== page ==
Women have long been encouraged to eat sensibly rather than excessively when pregnant. While it has been known for sometime that obesity tends to be linked with a greater risk of complications a study published in the New England Journal of Medicine suggests that even women with ‘slightly elevated weight’ (not presenting with diabetes) but who have higher levels of glucose in the blood are at increased risk of carrying a large baby and thereby at increased risk of complications which may result in injury to the baby during vaginal delivery or in the need for a caesarean delivery.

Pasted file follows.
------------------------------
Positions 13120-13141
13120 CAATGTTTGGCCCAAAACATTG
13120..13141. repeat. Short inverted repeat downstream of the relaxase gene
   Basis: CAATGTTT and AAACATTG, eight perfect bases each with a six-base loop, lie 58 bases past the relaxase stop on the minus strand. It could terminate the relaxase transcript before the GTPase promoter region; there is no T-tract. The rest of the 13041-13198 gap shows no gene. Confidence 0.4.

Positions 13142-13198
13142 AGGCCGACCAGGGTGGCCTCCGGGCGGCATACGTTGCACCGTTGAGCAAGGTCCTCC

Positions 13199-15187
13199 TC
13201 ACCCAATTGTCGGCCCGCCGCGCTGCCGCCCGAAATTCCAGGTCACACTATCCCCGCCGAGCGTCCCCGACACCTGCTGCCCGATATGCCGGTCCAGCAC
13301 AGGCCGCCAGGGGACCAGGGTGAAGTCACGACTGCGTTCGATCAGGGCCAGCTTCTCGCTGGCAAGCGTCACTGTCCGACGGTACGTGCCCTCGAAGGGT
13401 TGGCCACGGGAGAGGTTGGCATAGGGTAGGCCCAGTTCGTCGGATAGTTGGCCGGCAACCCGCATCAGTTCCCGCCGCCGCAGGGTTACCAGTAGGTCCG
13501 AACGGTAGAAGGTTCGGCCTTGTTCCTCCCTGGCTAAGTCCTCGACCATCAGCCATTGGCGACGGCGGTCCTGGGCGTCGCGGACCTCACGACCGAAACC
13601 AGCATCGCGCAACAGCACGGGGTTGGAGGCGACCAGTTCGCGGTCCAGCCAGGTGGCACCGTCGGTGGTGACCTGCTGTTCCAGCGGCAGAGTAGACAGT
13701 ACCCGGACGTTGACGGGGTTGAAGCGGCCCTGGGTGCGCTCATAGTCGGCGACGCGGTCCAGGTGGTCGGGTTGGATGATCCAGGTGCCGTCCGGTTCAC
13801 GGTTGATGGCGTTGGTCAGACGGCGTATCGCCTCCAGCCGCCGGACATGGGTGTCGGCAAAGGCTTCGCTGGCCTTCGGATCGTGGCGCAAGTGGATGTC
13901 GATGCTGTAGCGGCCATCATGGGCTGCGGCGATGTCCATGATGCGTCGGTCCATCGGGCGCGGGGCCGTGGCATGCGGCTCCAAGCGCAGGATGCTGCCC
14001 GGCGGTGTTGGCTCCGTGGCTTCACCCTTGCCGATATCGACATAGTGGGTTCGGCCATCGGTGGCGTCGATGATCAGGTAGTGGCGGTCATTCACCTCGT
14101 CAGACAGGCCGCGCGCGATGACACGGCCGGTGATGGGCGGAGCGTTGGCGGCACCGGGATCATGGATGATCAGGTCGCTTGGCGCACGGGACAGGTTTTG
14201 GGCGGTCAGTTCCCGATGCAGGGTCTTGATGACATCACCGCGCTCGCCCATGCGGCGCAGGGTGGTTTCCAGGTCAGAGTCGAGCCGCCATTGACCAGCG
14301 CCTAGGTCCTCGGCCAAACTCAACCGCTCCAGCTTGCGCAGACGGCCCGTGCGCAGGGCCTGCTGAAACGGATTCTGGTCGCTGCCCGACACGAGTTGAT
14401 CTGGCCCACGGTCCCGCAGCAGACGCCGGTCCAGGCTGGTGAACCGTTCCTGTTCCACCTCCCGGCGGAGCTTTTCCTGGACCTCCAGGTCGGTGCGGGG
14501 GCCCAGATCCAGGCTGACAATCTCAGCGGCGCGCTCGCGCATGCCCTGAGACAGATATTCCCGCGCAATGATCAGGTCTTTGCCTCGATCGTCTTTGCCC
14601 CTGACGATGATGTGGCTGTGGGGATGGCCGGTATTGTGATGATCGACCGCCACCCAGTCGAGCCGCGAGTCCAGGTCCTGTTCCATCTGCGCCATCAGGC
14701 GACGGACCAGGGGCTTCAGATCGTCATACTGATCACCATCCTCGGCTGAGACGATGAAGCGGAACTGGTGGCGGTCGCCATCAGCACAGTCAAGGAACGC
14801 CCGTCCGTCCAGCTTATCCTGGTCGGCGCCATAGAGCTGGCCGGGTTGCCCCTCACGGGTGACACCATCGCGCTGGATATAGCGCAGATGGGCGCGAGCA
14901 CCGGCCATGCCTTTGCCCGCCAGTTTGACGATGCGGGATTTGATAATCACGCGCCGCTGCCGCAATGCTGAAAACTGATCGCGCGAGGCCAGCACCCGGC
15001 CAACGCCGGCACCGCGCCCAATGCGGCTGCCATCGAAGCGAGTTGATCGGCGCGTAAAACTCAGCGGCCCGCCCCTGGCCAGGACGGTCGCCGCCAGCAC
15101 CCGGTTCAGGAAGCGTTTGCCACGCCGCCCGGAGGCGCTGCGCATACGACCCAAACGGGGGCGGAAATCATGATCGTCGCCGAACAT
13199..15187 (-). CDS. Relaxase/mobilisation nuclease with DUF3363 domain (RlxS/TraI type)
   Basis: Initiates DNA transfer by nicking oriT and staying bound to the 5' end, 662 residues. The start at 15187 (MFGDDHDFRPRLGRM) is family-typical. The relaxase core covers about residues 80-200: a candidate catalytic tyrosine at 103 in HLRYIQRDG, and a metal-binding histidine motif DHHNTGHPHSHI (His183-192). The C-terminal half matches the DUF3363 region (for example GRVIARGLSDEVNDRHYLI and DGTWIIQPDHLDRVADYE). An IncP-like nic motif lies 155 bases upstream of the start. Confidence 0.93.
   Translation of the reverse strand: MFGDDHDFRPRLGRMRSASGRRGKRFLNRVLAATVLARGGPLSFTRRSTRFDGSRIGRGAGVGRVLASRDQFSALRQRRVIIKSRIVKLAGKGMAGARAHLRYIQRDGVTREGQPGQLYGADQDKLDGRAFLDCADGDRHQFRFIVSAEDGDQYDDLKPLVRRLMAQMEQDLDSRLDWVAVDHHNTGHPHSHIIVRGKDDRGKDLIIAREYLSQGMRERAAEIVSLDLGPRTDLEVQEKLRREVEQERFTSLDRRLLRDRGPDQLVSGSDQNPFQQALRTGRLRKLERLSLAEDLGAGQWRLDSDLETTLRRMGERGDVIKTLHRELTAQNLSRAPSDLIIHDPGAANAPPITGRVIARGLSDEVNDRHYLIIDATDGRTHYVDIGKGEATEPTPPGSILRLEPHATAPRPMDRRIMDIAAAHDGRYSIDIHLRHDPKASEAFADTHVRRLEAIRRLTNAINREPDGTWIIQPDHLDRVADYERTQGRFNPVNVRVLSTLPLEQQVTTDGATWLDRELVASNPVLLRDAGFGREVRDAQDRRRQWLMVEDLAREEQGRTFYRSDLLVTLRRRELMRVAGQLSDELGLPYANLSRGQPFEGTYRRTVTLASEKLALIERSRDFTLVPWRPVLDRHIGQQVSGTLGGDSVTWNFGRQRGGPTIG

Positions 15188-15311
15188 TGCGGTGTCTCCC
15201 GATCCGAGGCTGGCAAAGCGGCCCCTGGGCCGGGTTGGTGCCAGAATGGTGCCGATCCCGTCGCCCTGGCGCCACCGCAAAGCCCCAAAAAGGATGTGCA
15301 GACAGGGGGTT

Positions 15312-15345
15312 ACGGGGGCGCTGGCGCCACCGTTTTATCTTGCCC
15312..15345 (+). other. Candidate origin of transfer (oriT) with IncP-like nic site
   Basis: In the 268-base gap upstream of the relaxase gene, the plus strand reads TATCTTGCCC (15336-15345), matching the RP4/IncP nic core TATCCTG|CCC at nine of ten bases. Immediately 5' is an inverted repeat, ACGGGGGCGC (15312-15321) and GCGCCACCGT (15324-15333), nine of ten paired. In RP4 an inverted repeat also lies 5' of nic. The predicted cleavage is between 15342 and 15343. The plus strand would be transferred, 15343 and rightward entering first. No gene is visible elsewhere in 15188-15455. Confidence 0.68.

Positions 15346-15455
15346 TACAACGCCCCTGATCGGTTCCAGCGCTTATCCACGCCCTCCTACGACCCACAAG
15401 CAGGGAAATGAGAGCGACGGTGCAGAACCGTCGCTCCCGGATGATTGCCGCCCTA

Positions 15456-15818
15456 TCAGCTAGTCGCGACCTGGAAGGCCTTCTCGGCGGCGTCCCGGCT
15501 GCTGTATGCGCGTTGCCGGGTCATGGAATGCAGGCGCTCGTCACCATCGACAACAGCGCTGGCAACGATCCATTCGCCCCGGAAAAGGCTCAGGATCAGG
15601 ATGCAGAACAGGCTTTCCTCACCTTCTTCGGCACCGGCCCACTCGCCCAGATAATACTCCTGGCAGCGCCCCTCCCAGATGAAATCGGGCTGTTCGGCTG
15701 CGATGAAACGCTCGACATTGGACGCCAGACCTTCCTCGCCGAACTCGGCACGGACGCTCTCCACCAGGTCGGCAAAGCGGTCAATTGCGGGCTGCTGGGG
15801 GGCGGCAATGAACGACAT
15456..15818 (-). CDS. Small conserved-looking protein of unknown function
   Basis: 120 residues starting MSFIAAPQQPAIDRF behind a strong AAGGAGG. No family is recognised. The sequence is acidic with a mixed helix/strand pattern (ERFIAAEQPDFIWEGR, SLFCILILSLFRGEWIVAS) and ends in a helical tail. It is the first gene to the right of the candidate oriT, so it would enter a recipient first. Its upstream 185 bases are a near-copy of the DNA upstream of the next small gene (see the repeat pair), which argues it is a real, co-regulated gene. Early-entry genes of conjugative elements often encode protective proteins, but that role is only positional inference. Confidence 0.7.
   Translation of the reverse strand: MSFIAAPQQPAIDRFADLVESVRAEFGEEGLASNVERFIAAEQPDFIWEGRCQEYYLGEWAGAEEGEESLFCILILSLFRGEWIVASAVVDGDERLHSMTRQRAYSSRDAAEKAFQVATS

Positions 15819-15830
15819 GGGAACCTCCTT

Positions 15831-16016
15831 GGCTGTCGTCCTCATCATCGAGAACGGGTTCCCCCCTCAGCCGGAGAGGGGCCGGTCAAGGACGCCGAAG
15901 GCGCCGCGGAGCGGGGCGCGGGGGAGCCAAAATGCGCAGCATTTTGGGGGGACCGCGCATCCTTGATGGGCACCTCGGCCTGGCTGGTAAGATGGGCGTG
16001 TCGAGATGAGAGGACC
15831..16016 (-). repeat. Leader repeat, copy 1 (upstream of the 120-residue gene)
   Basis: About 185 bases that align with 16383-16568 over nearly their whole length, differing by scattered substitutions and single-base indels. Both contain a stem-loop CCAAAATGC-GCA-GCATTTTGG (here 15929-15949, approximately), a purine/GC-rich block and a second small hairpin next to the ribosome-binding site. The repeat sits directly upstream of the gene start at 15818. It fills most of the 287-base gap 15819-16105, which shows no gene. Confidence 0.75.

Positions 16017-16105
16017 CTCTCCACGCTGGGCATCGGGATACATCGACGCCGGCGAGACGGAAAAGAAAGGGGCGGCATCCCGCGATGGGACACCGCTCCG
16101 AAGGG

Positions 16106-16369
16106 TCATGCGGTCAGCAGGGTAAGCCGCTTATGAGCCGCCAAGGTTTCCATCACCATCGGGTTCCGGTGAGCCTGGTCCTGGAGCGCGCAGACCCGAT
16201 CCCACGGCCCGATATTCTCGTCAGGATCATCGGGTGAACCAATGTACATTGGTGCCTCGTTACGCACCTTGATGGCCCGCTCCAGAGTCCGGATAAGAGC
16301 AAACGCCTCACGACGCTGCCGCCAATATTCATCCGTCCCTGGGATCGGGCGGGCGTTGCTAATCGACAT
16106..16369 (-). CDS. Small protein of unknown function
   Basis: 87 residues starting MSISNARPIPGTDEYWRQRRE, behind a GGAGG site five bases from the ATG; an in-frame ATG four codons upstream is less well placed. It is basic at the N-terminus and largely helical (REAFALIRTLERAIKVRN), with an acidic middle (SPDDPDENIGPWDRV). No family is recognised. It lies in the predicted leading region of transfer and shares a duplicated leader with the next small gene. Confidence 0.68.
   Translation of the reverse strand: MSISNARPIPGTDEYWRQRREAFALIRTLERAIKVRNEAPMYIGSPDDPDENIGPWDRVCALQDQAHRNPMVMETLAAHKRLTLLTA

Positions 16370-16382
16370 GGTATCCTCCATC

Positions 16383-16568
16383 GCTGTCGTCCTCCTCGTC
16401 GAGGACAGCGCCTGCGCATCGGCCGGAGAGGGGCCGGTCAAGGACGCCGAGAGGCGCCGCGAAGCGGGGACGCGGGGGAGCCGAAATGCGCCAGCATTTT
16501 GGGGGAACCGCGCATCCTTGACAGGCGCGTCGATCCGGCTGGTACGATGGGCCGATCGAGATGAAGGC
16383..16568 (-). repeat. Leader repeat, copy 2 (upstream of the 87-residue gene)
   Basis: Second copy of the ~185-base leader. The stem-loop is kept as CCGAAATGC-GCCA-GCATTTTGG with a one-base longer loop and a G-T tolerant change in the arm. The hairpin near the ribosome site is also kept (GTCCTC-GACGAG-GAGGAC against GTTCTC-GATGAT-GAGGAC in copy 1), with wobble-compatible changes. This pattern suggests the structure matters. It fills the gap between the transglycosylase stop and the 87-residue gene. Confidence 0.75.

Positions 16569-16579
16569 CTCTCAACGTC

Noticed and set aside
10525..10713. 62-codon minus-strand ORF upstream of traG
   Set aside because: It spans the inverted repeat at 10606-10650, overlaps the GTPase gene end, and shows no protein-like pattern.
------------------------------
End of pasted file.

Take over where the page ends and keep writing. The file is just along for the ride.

Tests during pregnancy typically look for diabetic and obesity indicators but this research suggests that there is a group of women outside of these indicators who may also be at risk of complications.
Preparing for the possibility of medical intervention should, in my opinion, be a formal part of everyone’s antenatal education as we never truly know what is going to happen on the day. These result emphasise the fact that there is yet another group of women for whom this is essential – unfortunately at present most of them do not know that they fall into this category.